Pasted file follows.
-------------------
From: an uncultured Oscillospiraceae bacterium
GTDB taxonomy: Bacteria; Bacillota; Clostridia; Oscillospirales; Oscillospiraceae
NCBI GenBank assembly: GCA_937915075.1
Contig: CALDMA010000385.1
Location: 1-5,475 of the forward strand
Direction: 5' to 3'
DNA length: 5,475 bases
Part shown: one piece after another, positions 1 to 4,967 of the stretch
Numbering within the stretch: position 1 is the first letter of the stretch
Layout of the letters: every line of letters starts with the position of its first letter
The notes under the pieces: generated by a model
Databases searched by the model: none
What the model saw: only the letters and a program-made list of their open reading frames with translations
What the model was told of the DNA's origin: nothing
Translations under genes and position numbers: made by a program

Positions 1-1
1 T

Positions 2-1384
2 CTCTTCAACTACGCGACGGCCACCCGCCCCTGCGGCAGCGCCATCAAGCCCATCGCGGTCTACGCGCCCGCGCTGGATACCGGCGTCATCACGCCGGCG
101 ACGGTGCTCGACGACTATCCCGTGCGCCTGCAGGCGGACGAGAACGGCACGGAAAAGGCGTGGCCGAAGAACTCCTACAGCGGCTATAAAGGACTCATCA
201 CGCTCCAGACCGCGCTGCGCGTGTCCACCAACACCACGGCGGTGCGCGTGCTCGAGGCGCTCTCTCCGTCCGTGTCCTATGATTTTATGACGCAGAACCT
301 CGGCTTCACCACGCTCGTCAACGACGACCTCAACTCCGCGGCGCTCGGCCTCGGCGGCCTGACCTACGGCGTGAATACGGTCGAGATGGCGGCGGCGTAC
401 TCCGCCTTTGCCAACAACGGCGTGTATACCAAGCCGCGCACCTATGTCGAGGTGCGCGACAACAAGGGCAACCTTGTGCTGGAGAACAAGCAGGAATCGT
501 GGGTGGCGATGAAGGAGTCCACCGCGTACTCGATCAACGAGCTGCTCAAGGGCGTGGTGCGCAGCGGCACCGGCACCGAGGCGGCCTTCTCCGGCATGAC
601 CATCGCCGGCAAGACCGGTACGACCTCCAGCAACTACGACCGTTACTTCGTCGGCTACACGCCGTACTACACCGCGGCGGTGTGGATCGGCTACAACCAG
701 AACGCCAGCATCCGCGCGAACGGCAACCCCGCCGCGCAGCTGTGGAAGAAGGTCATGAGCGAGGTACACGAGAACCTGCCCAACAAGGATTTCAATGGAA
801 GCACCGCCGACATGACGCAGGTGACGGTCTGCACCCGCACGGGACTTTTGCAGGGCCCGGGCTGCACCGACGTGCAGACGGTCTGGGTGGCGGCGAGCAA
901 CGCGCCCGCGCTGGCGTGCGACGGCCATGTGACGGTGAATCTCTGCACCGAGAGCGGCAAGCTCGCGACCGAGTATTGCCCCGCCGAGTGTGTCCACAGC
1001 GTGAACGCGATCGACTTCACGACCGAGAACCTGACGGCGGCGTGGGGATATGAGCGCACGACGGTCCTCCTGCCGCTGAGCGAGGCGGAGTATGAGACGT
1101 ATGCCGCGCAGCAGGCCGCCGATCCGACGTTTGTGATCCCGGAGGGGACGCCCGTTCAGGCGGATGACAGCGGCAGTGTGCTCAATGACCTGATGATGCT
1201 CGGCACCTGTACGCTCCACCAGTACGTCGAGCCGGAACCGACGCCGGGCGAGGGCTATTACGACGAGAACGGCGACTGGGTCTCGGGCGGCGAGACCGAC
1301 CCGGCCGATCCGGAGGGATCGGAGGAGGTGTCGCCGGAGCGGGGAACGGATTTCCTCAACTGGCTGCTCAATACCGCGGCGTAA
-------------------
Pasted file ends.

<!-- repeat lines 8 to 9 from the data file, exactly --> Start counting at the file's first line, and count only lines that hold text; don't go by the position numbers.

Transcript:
Part shown: one piece after another, positions 1 to 4,967 of the stretch
Numbering within the stretch: position 1 is the first letter of the stretch